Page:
Mark Twain:
         The news of its crossing has been greatly exaggerated.

 Molly Yard:
         It was a hen!

 Zeno of Elea:
         To prove it could never reach the other side.

	 It was a long and winding road...

 Pennsylvania/NJ travel guide:
	 When traveling along the Road, visit the beautiful town of Chicken 

 George Bush:
	 Read my lips: no more chicken crossing roads.

 O. J. Simpson:
	 His wife lived across the road. 

 Umberto Eco:
	 It was a part of the Plan. 

	 He was solving the cross-road puzzle.

 A plausible Russian explanation:
	 They ran out of vodka, and he wanted to get to the liquor store 
	 three miles down the road.

 Elmer Fudd:
	 He cwossed the woad to kill the wabbit.  

 Charles Dickens:
	 It was the best of times, it was the worst of times, chicken were 
	 crossing roads, chicken were staying behind...

	 All roads are crossable by all chicken, but some roads are more 
	 crossable than others. 

	 After having killed an old hen, the chicken was wandering deliriously 
	 along the empty night streets of St. Petersburg and waiting for the 
	 darkness that never came; he crossed Nevsky and after a while found 
	 himself in an unfamiliar part of the city. 

	 To prove that he was no chicken.

	 Because for every road you cross, there are ten more roads yet 
	 There are times for the chicken to cross roads and there are times 
	 to stay at the roadside.

	For 'tis better to suffer in the mind the slings and arrows 
	of outrageous road maintenance than to take arms against a 
	sea of oncoming vehicles...

	For the touch of your skin, the sweetness of your lips...

 J. R. R. Tolkein: 
	The chicken, sunlight coruscating off its radiant yellow-
	white coat of feathers, approached the dark, sullen asphalt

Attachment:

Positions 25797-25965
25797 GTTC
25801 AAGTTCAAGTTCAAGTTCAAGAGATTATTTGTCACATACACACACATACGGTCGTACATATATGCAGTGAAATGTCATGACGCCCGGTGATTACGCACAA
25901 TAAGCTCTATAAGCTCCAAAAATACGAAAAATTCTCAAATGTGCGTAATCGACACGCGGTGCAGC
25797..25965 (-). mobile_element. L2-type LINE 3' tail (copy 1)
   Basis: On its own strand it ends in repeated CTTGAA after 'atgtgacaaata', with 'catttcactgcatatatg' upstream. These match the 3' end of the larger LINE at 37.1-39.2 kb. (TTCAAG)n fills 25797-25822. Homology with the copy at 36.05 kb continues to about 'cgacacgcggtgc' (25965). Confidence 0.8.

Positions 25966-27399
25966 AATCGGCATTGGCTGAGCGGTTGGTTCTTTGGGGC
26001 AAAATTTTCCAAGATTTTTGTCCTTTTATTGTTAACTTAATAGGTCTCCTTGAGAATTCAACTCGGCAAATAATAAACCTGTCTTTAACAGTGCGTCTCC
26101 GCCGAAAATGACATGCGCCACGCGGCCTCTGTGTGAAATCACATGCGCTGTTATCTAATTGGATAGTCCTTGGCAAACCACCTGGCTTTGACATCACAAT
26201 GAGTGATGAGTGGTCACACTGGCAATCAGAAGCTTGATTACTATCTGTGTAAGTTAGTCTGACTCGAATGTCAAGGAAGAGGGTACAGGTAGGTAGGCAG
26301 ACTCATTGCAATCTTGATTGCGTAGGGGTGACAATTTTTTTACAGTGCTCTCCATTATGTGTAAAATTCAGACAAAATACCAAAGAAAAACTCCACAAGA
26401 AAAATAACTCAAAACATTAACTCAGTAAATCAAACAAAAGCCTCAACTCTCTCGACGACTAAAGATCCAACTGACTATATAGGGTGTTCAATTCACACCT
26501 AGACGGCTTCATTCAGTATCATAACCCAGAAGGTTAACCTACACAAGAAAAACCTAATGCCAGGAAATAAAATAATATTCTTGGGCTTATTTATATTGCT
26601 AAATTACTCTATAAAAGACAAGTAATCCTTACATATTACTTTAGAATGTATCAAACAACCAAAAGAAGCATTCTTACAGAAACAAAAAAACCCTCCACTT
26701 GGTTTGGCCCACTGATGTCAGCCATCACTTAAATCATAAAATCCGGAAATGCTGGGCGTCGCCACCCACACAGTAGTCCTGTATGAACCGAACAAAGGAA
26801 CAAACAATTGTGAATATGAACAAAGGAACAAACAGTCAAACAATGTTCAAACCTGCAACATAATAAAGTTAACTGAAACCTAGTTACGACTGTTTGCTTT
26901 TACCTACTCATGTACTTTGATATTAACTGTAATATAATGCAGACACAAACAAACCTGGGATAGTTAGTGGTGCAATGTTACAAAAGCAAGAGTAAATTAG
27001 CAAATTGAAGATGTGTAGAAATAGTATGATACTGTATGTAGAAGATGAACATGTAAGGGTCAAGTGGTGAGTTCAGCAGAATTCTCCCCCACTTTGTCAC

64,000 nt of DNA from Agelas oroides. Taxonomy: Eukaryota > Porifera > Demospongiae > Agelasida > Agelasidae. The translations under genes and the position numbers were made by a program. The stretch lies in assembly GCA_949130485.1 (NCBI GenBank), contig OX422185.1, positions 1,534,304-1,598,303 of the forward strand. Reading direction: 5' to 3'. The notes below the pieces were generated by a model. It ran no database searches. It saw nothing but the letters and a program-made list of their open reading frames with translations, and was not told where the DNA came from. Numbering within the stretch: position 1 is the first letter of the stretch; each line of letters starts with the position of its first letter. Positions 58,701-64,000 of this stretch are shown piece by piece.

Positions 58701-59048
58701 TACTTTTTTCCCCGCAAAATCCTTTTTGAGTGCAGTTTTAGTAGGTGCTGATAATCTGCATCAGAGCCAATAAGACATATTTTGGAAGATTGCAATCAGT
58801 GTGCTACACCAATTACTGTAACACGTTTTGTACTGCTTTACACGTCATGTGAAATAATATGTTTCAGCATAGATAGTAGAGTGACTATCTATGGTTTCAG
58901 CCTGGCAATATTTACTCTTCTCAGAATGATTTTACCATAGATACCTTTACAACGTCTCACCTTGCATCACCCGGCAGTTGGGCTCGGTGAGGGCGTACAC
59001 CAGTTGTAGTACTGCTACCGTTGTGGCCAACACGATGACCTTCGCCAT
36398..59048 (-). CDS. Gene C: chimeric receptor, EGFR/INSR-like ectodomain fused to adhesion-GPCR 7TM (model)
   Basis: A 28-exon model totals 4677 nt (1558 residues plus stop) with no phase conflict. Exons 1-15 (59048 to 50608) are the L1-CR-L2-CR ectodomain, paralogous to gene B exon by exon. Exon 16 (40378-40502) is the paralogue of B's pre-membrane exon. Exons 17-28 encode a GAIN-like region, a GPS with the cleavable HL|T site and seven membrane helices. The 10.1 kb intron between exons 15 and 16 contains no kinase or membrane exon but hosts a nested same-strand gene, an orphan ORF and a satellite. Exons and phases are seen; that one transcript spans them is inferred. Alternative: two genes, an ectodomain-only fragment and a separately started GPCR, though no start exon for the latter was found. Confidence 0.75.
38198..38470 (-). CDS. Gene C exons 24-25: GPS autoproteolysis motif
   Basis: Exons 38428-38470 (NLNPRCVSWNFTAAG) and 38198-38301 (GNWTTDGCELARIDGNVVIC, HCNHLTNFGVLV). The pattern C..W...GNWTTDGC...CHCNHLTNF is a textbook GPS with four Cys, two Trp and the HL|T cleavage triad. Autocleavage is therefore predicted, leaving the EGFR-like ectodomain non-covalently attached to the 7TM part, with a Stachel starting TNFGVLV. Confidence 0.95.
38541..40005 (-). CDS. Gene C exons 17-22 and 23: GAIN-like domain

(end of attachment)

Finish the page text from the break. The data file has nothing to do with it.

road and scrutinized it intently with its obsidian-black 
	eyes.  Every detail of the thoroughfare leapt into blinding 
	focus: the rough texture of the surface, over which count-
	less tires had worked their relentless tread through the 
	ages; the innumerable fragments of stone embedded within the
 	lugubrious mass, perhaps quarried from the great pits where 
	the Sons of Man labored not far from here; the dull black 
	asphalt itself, exuding those waves of heat which distort the 
	sight and bring weakness to the body; the other attributes 
	of the great highway too numerous to give name.  And then it 
	crossed it.

 Dorothy Parker: 
	Travel, trouble, music, art / A kiss, a frock, a rhyme /
	The chicken never said they fed its heart / But still they 
	pass its time.

 Darth Vader: 
	(Whshhhhhhhhsh) Because it could not resist the power of the 
	Dark Side.

		   [_Princess Bride_ section]

	It's terribly fashionable, I think everyone will be doing 
	it in the future.

	Because if it did not it would be like a toad!

	Hello.  My name is Inigo Montoya.  You crossed my father's 
	road.  Prepare to die.

 George Bush: 
	To face a kinder, gentler thousand points of headlights.

 Julius Caesar: 
	Because Pompey threw the die.

	Know ye that it is unclean to eat the chicken that has 
	crossed the road, and that the chicken that crosseth the
	road doth so for its own preservation.

 Bob Dylan: 
	How many roads must one chicken cross?

 T. S. Eliot: 
	Weialala leia / Wallala leialala.

 T. S. Eliot (revisited): 
	Do I dare, do I dare, do I dare cross the road?

 Paul Erdos: 
	It was forced to do so by the chicken-hole principle.

 Zsa Zsa Gabor: 
	It probably crossed to get a better look at my legs, which,
	thank goodness, are good, darling.

 Martin Luther King: 
	It had a dream.

 James Tiberius Kirk: 
	To boldly go where no chicken has gone before.

 Groucho Marx: 
	Chicken?  What's all this talk about chicken?  Why, I had an
	uncle who thought he was a chicken.  My aunt almost divorced 
	him, but we needed the eggs.

 John Milton: 
	To justify the ways of Chicken to men.

 Sir Isaac Newton: 
	Chickens at rest tend to stay at rest.  Chickens in motion 
	tend to cross the road.

 Wolfgang Pauli: 
	There already was a chicken on the other side of the road.

 Wolfgang Pauli (bis):
		... Chicken what?

 Margaret Thatcher: 
	There was no alternative.

 Joe Premed:
	It was a requirement.

 Edgar Allan Poe
	Never More.

Chief Dan George
	It was a good day to Die.

	He was daft.

Copyright 1998-2003 by Mikhail Blikshteyn.
All Rights Reserved.